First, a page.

Inside Neiman Marcus' 'Courageous' Decision To Say Last Call On Its Outlets
Yet, analysts covering luxury retail say Neiman’s had only two roads to take in today’s hardscrabble retail landscape — either waste money on the cratering middle-class retail segment or go full-blown luxury.
Dallas-based Neiman's decided to take the luxury path.
“The world has bifurcated, the middle [retail segment] no longer works. You are either a luxury brand or you are T.J. Maxx and Ross,” Luxury Institute CEO Milton Pedraza said.
Pedraza believes Neiman’s went the way of other luxury brands this past decade by assuming they needed to hedge their bets against rough economies and e-commerce by reaching out to off-market consumers, who could then shop for lower-priced Neiman’s products or overflow from the stores at the Last Call outlets. Its competitors have launched similar programs, such as Saks Fifth Avenue’s Saks Off 5th outlets and Nordstrom’s Nordstrom Rack retail outlets.
But Pedraza sees Neiman’s Last Call closures as correcting those mistakes.
“I would say that Neiman Marcus is just doubling down on what its origins are — luxury,” Pedraza said. “I think what they are trying to say is, 'we may have a smaller footprint, but we are going to try to make it a profitable footprint; and we are going to be a luxury brand,' which is courageous because most of these brands and most of their executives always hedge for whatever reason. Somebody told them hedging is good, although it is unprofitable.”
The news of the closings hit as Neiman’s is dealing with ongoing debt issues, the emergence of e-commerce and the coronavirus keeping visitors away.
The store closings are not necessarily a sign of failure.
Placer.ai is an analytics and intelligence platform with the ability to trace traffic patterns for retailers and businesses.
“When you look at the data, we don’t see anything that indicates this tremendous failure,” Chernofsky told Bisnow.
“So I think what we are going to learn in the coming months is that one or two things happened: Either the customers weren’t responding the way Neiman Marcus wanted them to, or they wanted to really focus on what they do well, which is that high-end sector.”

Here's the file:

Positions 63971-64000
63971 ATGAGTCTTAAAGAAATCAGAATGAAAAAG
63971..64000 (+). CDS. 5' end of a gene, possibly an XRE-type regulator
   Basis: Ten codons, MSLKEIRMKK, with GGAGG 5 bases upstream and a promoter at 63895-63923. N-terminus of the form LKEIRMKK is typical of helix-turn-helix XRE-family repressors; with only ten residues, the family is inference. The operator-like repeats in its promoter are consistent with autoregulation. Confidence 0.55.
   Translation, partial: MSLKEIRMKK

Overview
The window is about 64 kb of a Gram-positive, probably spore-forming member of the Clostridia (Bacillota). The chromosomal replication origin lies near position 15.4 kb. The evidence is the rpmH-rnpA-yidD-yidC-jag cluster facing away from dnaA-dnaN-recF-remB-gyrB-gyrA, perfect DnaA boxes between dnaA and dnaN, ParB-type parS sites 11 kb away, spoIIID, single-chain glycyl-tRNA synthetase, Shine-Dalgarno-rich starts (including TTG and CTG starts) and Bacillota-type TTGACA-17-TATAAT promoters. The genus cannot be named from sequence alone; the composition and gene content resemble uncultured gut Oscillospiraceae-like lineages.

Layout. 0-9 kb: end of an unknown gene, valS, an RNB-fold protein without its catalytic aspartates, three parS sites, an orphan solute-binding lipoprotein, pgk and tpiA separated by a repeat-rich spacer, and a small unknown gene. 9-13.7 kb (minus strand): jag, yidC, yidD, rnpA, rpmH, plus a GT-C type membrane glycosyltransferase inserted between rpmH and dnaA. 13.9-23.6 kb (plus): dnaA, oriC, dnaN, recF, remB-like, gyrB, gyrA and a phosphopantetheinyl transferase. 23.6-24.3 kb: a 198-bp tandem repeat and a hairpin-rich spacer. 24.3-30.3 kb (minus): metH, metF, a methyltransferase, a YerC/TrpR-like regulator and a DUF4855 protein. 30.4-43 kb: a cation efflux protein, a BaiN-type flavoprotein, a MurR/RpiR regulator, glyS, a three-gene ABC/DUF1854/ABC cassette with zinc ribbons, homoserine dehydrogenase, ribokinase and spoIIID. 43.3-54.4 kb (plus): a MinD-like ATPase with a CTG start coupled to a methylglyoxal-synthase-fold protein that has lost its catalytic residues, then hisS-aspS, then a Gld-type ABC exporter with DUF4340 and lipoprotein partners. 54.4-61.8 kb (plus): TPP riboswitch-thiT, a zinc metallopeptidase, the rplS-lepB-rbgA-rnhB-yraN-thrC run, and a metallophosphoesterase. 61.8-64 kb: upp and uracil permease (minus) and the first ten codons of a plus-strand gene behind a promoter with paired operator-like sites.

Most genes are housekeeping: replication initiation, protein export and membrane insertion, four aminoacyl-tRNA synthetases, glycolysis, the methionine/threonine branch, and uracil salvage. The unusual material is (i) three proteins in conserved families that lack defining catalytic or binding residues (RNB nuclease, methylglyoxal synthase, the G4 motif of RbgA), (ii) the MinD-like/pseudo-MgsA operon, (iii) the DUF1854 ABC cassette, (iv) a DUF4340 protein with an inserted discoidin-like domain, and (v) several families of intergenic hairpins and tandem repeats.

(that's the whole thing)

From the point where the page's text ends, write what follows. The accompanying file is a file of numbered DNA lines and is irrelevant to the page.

Rent alone can make the outlet business a burden for luxury retailers built more on reputation and relationships with the wealthy than on mainline retail competition, Pedraza said.
“Rent expenses and a lot of [other] expenses make it unprofitable to be in the outlet business,” he said. “Brands do it because they are afraid to make a decision, but I think this is courageous.”
Chernofsky said he believes Neiman's simply faced too much competition in the mainline discount segment.
“The competition in that space of off-price retail is incredibly intense,” Chernofsky said.
There are many gold standards in the discount segment that Neiman's had to compete against while also focusing on its luxury clients.
“These other players like Marshalls and TJMaxx really cater to that audience and do it so well,” Chernofsky noted.
As for where Neiman’s goes from here, Pedraza sees it taking the path of luxury London retailer Harrods and becoming the holistic service and retail site of the well-heeled buyer to ensure profitability and growth.
Harrods offers everything on-site for wealthy shoppers from beauty services to plastic surgery.
“I expect Neiman Marcus will up the ante and start going for services that are high-end that will really pay off, whether it’s wellness, medical or beauty,” Pedraza said.